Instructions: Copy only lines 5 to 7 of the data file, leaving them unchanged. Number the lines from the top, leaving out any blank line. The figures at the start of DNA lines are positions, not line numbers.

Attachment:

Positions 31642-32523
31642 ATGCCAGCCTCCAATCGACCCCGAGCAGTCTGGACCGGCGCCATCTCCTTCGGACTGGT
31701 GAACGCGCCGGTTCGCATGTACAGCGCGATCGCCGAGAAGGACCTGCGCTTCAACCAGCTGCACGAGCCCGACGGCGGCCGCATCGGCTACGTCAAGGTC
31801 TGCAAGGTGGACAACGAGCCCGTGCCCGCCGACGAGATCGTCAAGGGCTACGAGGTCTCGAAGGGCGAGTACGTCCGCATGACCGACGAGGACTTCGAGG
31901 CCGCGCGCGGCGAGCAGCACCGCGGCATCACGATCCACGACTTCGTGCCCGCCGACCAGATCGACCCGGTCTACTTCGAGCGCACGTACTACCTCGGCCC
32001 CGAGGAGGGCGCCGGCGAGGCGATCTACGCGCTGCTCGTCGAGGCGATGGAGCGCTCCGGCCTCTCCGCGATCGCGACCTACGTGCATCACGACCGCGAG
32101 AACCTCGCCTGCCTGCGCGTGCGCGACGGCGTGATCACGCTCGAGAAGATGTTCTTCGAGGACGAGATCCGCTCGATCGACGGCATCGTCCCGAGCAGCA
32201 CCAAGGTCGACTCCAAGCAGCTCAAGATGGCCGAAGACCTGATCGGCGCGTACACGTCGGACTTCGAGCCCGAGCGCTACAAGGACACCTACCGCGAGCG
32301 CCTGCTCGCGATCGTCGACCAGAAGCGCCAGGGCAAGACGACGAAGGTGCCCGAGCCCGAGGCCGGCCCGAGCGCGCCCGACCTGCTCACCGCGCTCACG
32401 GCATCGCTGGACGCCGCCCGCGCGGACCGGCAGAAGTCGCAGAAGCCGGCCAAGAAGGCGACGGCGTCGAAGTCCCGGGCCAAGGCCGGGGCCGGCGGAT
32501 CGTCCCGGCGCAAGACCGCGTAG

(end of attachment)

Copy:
31901 CCGCGCGCGGCGAGCAGCACCGCGGCATCACGATCCACGACTTCGTGCCCGCCGACCAGATCGACCCGGTCTACTTCGAGCGCACGTACTACCTCGGCCC
32001 CGAGGAGGGCGCCGGCGAGGCGATCTACGCGCTGCTCGTCGAGGCGATGGAGCGCTCCGGCCTCTCCGCGATCGCGACCTACGTGCATCACGACCGCGAG
32101 AACCTCGCCTGCCTGCGCGTGCGCGACGGCGTGATCACGCTCGAGAAGATGTTCTTCGAGGACGAGATCCGCTCGATCGACGGCATCGTCCCGAGCAGCA